Also I think that you can preserve the message while changing a few things around and getting creative with your sentence structure. The beauty of acrostics is when people can read and appreciate them without knowing they're acrostics, but if the flow has to be completely sacrificed in order to get the message in then I think it's not quite there.

Here's two concrete suggestions of how to improve the flow.

1) In line 2 you could easily take out the word "I". The next line doesn't need it.

Unless you count saving my life. I
Can't believe that you said that to me.


2) In the second to last line,
Change. For I can ignore you, tell you to go to
Hell.

Shortening that longer line, would really even things out, and I don't think would be that difficult.

Overall
So overall, I like that you were really direct with this poem and gave readers a clear idea of what was happening. I think adding a few more poetic devices especially when describing the emotions would give the poem a more lasting impact and heighten its re-readability. The hidden message aspect was clever, although I think a few changes in flow would also help make it pop.

Also, I feel like it needs to be said I am very sorry if this poem was inspired by true events, because saying things like that is out of control and so very hateful. Glad you are able to use poetry as a platform of expression. Anger although sometimes an ugly emotion can certainly create beautiful and impactful poetry.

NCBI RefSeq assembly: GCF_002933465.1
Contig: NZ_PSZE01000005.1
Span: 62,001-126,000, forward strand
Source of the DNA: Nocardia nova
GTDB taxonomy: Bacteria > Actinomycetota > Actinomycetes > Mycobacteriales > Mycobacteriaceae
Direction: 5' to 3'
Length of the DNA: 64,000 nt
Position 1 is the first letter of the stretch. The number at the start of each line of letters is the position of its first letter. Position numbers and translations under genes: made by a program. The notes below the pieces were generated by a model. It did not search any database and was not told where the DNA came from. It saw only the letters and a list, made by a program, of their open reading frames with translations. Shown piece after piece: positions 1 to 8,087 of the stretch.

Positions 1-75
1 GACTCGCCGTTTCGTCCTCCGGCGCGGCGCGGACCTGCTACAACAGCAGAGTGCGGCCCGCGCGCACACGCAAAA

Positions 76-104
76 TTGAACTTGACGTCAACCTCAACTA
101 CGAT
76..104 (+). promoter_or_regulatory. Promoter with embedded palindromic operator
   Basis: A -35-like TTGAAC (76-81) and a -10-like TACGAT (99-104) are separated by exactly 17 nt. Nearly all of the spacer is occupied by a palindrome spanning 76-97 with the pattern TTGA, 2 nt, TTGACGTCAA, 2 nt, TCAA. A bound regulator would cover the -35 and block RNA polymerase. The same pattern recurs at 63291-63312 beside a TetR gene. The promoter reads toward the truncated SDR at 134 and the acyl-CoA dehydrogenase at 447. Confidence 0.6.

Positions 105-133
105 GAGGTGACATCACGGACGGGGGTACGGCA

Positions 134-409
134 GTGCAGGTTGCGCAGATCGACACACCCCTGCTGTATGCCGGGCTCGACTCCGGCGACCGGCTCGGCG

Please let me know if you have any questions about my review.

~alliyah




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Thu Oct 12, 2017 3:31 pm
Flumadiddle wrote a review...



Hello, and E.E here for a possibly quick review filled with some utter nonsense! :)

Okay, first thing I noticed is the side of the poem. You spelled out F*** You B****! That I find rather funny, a lovely hidden message. The flow wasn't the best, so that needs some work. It just seemed rushed, like you didn't take as much time edit as normal. If I am not mistaken, you are talking about a person who was once a friend and they went and stabbed you in the back, making you struggle to breath and trust again? But you are also realizing that that person, if they get you into a bad situation, they don't deserve your attention. They don't deserve to know that you hurt them. Badly. I know what its like to have a friend do that to you. The one who did that to me did it three different times. If this is recent, you got this. Ignore them. Do not give them the satisfaction. Don't fuel the fire. Anyways, I really liked the poem and keep up the great work!




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Thu Oct 12, 2017 2:24 pm
DarkPandemonium wrote a review...



Hi, DemonGoddess. Pan popping in for a quick review.

I'm going to take this stanza by stanza and then close up with some overall thoughts. Let's get to it.

For you have never done anything for me

Unless you count saving my life
. I

Can't believe that you said that to me.

"Kara Stevens should go kill herself."


My favourite part of the poem is probably those first two lines; they roped me in straight away. I especially like how contradictory they are to the rest of the stanza, as you wouldn't think telling someone to kill themselves would save their life. The juxtaposition is odd but it really works.

If I could suggest anything to change in those first two lines, I might get rid of 'for me', because it doesn't actually feel that necessary in regards getting the meaning across, and I think the line reads more smoothly without it. Your call, of course.